2024 will be the year of sodium-ion batteries. Actually, they have already made their debut in 2023, but in the coming months there will be many companies debuting this type of accumulator on the market. They are appealing because they function in a similar way to lithium-ion batteries, but unlike the latter, they use materials - such as sodium, in fact - that are less expensive and easier to find (sodium is the sixth most common element on earth and makes up 2.6% of the earth's crust).

A bit like lithium-iron-phosphate (Lfp) batteries, if we want to acknowledge other chemistries that make it possible to produce products with reasonable performance at lower prices, but let's go back to sodium ion batteries. They are considered among the most promising in the world and are expected to grow by about 600% between now and 2033.

Only the raw materials change

Sodium ion batteries, as mentioned, have a similar architecture to lithium ion batteries. So, like these, they have the same main elements: the cathode, the anode, the separator and the electrolyte. Sodium, in particular, replaces lithium in the cathode, while carbon-based mixtures are still used for the cathode, which are usually obtained by high-temperature carbonisation of anthracite biomass, phenolic resin and other substances.

In sodium ion batteries, aluminium can also be used instead of copper. This is cheaper and further reduces production costs. Nothing changes at the level of the separator, which is still made of plastic.

They are easy to build

The first advantage of sodium ion batteries is that they can be built on the same lines as lithium ion batteries. Few modifications are needed and, therefore, low investment. This opportunity makes the technology easily scalable and allows it to be deployed more quickly.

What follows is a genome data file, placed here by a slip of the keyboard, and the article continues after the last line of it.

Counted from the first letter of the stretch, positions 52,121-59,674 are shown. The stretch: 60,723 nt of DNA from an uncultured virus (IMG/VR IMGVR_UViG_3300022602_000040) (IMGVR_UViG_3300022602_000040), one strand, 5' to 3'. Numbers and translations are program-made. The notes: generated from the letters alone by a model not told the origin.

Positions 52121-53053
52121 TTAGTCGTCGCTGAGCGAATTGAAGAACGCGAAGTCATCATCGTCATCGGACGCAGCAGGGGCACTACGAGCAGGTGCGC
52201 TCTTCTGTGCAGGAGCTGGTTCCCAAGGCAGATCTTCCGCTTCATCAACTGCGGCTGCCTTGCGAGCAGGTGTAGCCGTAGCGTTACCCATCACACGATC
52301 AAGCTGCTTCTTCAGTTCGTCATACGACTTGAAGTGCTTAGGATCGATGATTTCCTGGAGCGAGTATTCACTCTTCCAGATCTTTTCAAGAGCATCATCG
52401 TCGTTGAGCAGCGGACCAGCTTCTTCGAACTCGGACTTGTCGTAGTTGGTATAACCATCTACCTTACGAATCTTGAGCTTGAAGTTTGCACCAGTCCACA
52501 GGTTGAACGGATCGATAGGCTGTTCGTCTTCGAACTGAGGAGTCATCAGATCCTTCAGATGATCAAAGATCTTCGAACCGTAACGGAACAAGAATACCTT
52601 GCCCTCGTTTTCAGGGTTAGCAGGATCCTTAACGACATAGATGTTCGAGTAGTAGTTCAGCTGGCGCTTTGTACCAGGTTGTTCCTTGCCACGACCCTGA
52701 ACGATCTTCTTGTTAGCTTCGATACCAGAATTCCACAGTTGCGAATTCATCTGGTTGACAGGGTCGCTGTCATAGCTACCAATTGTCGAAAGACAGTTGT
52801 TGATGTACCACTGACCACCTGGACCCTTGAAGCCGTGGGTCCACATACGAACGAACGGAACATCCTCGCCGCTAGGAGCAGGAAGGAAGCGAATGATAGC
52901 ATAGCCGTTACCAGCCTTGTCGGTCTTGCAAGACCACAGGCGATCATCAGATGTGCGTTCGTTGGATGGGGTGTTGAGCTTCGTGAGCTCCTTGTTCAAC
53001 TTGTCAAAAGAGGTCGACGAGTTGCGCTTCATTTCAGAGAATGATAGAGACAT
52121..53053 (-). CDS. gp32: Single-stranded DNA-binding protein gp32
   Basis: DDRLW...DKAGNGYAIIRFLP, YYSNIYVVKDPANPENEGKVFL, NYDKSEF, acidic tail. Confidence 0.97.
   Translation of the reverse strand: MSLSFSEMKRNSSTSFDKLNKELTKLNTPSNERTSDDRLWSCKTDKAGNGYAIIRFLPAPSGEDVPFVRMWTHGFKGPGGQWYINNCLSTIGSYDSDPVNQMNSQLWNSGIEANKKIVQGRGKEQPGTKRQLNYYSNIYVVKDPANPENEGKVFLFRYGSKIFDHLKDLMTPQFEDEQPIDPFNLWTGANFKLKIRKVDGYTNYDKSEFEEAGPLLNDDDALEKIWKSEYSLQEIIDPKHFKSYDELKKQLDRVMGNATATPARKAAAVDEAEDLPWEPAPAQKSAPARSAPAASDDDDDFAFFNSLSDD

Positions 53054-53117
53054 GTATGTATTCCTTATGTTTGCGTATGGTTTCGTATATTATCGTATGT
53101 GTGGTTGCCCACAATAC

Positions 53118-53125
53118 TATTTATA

In addition, this type of battery has consistent performance over a wider temperature range. They function correctly from -40 degrees to 80 °C. In addition, they resist flames better, making them safer. Sodium ion batteries also have a longer service life.

There is a relative weight problem

Sodium ion batteries, however, have a lower energy density. This means that larger and heavier batteries have to be built to achieve ranges comparable to those of lithium-ion batteries or, conversely, that when comparing batteries of the same size, sodium-ion batteries offer shorter ranges than lithium-ion batteries.

Added to this is the fact that sodium has a higher specific weight than lithium. As a result, although sodium and lithium in their respective batteries are used in fairly low percentages, sodium-ion batteries are likely to be heavier - a characteristic that makes them less attractive in many fields of application such as electric cars.

La JAC Hua Xianzi

JAC Hua Xianzi

After the Chinese, Stellantis also wants them

Sodium ion batteries are already a reality when it comes to zero-emission cars. The first car to use them is the Hua Xianzi, a city car produced by JAC and Volkswagen that debuted on the market last year and promises a range of 155 miles (250 kilometres). JAC has beaten everyone to the punch, but there are many manufacturers and car makers who will start offering them.

Above all, CATL and BYD. The former is working on increasingly advanced cells, which are increasing in energy density from generation to generation (we are now at around 160 Wh/kg compared to an average lithium-ion density of 250-300 Wh/kg). Stellantis, which recently signed an agreement with the French company Tiamat to develop batteries of this type for its forthcoming economical electric cars, has also entered the race towards this type of battery.

La batteria Qilin di CATL

CATL's Qilin battery is compatible with several chemistries